811 F.2d 90 (2nd Cir. 1987), 657, Salinger v. Random House, Inc.
|Docket Nº:||657, Docket 86-7957.|
|Citation:||811 F.2d 90|
|Party Name:||Copr.L.Dec. P 26,060, 1 U.S.P.Q.2d Jerome D. SALINGER a/k/a J.D. Salinger, Plaintiff-Appellant, v. RANDOM HOUSE, INC. and Ian Hamilton, Defendants-Appellees.|
|Case Date:||January 29, 1987|
|Court:||United States Courts of Appeals, Court of Appeals for the Second Circuit|
Argued Dec. 3, 1986.
Opinion Supplemented and Rehearing Denied May 4, 1987.
[Copyrighted Material Omitted]
Marcia B. Paul, New York City (R. Andrew Boose, Jeremy Nussbaum, M. Graham Coleman, 2d, Kay Collyer & Boose, New York City, on the brief), for plaintiff-appellant.
Robert M. Callagy, New York City (Mark A. Fowler, Satterlee & Stephens, New York City, on the brief), for defendants-appellees.
Before, NEWMAN and MINER, Circuit Judges. [*]
JON O. NEWMAN, Circuit Judge:
This appeal presents the issue whether the biographer of a renowned author has made "fair use" of his subject's unpublished letters. The issue arises on an expedited appeal from an order of the District Court for the Southern District of New York (Pierre N. Leval, Judge) denying a preliminary injunction sought by the well-known writer, J.D. Salinger, against Ian Hamilton and Random House, Inc., the author and publisher, respectively, of a book about Salinger and his writings. For reasons that follow, we conclude that a preliminary injunction should be issued.
The plaintiff J.D. Salinger is a highly regarded American novelist and short-story writer, best known for his novel, The Catcher in the Rye. He has not published since 1965 and has chosen to shun all publicity and inquiry concerning his private life. The defendant Ian Hamilton is a well-respected writer on literary topics. He serves as literary critic of The London Sunday Times and has authored a biography of the poet Robert Lowell. In July 1983 Hamilton informed Salinger that he was undertaking a biography of Salinger to be published by Random House and sought the author's cooperation. Salinger refused, informing Hamilton that he preferred not to have his biography written during his lifetime. Hamilton nevertheless proceeded and spent the next three years preparing a biography titled J.D. Salinger: A Writing Life.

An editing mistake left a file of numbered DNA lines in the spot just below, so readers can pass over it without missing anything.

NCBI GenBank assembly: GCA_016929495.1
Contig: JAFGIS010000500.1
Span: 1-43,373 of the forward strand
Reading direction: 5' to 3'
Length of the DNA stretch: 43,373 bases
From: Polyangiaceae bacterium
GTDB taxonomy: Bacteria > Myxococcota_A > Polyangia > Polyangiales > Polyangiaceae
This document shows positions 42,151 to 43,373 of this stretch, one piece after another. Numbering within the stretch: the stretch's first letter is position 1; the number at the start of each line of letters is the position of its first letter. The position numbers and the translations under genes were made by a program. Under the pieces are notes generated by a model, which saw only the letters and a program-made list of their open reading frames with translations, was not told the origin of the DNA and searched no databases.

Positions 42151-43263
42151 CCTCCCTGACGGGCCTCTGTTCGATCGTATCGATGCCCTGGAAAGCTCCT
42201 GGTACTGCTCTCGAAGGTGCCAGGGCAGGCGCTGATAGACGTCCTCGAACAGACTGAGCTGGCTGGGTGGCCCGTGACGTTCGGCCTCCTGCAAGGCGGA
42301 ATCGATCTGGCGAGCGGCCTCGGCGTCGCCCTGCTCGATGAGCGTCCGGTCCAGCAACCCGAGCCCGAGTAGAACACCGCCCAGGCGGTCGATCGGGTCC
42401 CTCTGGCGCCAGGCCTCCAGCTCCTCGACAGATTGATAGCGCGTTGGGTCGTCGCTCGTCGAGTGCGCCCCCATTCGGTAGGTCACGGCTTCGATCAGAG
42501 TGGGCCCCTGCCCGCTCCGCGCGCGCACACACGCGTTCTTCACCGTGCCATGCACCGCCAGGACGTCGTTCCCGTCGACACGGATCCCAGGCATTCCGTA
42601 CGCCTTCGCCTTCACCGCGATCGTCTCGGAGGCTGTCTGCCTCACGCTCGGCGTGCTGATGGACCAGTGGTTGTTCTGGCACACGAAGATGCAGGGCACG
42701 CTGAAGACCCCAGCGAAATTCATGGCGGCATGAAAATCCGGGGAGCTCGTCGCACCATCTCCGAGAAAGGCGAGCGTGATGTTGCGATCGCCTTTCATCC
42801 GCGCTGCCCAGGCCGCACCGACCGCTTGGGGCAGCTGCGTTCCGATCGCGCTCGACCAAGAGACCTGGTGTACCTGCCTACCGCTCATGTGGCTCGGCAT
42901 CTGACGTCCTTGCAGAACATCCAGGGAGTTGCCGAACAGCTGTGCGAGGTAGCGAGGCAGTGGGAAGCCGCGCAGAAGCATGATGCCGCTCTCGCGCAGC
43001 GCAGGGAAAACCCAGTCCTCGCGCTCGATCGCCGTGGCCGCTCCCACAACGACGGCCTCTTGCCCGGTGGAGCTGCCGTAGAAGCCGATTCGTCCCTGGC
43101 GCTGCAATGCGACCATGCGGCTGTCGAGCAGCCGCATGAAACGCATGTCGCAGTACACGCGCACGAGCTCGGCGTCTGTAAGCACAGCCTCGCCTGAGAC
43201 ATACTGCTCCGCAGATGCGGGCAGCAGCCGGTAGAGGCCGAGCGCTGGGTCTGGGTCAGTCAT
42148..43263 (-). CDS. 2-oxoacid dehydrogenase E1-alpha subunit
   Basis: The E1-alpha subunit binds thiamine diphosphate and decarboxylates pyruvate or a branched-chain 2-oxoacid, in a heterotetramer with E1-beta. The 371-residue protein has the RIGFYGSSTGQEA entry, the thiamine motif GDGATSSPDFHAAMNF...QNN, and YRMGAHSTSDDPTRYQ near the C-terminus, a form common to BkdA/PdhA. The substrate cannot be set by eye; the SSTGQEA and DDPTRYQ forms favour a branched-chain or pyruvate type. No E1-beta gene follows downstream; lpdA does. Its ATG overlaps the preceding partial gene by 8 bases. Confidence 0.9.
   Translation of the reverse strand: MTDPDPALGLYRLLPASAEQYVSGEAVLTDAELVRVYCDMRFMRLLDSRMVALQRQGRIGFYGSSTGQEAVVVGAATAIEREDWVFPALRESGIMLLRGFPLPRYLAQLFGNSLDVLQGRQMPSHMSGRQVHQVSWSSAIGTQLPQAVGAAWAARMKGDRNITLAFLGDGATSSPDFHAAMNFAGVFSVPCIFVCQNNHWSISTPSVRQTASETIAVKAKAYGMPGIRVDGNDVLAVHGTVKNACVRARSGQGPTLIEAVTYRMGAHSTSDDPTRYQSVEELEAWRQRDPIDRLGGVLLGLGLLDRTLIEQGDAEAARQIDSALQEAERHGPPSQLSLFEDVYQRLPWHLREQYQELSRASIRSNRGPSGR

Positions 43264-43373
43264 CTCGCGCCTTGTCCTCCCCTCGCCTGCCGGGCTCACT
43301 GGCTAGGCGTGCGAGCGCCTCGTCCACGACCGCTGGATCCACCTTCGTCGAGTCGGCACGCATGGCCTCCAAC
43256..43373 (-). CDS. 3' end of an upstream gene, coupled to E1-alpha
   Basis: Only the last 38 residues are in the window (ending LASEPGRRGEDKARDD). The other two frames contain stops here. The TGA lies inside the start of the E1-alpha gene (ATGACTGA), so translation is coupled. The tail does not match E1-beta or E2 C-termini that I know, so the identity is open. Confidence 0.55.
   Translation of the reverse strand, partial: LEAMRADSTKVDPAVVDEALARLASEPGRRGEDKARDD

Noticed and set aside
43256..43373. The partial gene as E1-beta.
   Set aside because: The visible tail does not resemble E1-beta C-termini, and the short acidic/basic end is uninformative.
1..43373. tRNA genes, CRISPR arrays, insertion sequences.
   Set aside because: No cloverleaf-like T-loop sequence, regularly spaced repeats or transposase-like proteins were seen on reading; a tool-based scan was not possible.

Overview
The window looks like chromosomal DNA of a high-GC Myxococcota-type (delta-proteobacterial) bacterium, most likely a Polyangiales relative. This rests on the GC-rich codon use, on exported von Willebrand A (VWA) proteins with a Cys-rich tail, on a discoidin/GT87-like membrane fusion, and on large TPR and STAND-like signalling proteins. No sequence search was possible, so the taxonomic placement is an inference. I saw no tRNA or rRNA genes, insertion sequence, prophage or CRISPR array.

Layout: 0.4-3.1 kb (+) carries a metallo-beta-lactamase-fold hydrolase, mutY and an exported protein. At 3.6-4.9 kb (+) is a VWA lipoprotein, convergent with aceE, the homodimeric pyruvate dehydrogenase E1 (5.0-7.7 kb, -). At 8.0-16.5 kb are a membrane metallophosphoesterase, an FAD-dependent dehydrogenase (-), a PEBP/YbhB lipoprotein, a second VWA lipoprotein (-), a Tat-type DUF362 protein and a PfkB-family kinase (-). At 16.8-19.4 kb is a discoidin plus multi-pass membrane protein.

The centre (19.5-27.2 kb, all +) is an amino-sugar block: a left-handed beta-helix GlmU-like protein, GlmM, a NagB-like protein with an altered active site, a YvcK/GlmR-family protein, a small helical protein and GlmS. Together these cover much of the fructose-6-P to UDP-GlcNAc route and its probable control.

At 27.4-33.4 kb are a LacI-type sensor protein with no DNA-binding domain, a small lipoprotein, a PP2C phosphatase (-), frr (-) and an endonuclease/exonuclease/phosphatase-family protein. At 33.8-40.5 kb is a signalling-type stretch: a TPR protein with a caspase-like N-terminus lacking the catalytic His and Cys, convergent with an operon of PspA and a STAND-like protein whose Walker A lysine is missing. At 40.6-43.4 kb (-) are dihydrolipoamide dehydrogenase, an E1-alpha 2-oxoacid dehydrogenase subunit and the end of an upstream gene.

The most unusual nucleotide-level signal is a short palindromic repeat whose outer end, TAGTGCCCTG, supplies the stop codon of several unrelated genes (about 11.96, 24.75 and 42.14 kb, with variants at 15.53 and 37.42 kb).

An important source of material was several unpublished letters Salinger wrote between 1939 and 1961. Most were written to Whit Burnett, Salinger's friend, teacher, and editor at Story magazine, and Elizabeth Murray, Salinger's friend. A few were written to Judge Learned Hand, 1 Salinger's
friend and neighbor in New Hampshire, Hamish Hamilton and Roger Machell, Salinger's British publishers, and other individuals, including Ernest Hemingway.
Ian Hamilton located most, if not all, of the letters in the libraries of Harvard, Princeton, and the University of Texas, to which they had been donated by the recipients or their representatives. Prior to examining the letters at the university libraries, Hamilton signed form agreements furnished by the libraries, restricting the use he could make of the letters without permission of the library and the owner of the literary property rights. The Harvard form required permission "to publish the contents of the manuscript or any excerpt therefrom." The Princeton form obliged the signer "not to copy, reproduce, circulate or publish" inspected manuscripts without permission.
By May 1986 Hamilton had completed a version of his biography. Salinger received a set of the galley proofs of this version (the "May galleys") and learned from the galleys and the footnote citations to his letters that the letters had been donated to university libraries. In response, he took two actions. First, he registered 79 of his unpublished letters for copyright protection. Second, he instructed his counsel to object to publication of the biography until all of Salinger's unpublished materials were deleted.
In response to Salinger's objection, Hamilton and Random House revised the May galleys. In the current version of the biography (the "October galleys"), much of the material previously quoted from the Salinger letters has been replaced by close paraphrasing. 2 Somewhat more than 200 words remain quoted. Salinger has identified 59 instances where the October galleys contain passages that either quote from or closely paraphrase portions of his unpublished letters. These passages draw upon 44 of the copyrighted letters, 20 to Burnett, 10 to Murray, 9 to Hamish Hamilton, 3 to Judge Hand, 1 to Machell, and 1 to Hemingway. 3
On October 3, 1986, Salinger sued Ian Hamilton and Random House, seeking an injunction against publication of Hamilton's biography and damages. In addition to copyright infringement, the complaint alleged unfair competition and breach of contract. The unfair competition claim was based on instances in the biography where Hamilton uses phrases such as "he states" or "he writes" to introduce close paraphrases of portions of Salinger's letters; Salinger claimed that readers would be deceived into thinking that they were reading Salinger's exact words. The breach of contract claim was based on the form agreements that Hamilton signed with the Harvard, Princeton, and University of Texas libraries. Salinger alleged that he was a third-party beneficiary of those agreements.